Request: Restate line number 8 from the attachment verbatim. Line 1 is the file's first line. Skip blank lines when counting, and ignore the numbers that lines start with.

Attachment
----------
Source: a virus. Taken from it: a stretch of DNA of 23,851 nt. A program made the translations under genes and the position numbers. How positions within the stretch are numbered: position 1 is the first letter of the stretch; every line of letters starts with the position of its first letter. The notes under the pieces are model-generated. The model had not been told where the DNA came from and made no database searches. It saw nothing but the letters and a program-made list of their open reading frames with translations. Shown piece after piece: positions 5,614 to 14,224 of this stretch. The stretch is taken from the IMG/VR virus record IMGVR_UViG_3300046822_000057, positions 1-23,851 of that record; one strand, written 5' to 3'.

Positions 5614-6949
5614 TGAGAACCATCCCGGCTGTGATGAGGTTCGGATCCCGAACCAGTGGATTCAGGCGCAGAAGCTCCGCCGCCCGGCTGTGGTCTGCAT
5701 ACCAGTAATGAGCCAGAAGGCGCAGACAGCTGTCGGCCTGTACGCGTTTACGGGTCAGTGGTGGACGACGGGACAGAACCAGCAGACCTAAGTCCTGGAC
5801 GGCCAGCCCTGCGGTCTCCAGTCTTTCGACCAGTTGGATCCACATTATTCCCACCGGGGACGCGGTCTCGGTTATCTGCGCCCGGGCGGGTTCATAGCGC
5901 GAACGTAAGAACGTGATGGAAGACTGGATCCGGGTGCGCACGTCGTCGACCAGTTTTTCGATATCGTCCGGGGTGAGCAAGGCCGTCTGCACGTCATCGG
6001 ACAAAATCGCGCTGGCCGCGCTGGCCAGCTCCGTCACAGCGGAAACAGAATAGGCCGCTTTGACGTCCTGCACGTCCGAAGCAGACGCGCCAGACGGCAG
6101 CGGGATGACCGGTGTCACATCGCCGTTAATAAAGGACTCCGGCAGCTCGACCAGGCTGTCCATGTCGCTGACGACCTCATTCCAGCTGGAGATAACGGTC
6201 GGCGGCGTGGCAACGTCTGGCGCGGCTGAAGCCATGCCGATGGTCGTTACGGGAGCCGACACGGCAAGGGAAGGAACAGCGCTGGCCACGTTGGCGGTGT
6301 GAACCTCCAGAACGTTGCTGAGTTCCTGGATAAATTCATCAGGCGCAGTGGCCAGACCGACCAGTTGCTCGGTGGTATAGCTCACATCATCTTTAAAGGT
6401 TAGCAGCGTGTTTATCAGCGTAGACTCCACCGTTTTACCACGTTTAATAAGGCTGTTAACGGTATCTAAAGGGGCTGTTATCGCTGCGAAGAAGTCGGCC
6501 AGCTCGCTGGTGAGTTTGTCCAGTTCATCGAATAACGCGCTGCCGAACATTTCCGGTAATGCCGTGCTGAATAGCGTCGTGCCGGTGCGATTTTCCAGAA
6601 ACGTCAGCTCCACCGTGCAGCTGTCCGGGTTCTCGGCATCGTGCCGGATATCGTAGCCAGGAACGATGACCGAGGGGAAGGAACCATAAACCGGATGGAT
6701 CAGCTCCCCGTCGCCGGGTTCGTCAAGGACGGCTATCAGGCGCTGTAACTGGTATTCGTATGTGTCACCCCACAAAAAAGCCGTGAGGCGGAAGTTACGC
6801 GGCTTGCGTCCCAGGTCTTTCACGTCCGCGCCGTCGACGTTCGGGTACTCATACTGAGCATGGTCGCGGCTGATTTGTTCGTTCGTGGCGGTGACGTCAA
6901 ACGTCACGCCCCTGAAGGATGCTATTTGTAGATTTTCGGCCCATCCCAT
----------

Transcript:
6101 CGGGATGACCGGTGTCACATCGCCGTTAATAAAGGACTCCGGCAGCTCGACCAGGCTGTCCATGTCGCTGACGACCTCATTCCAGCTGGAGATAACGGTC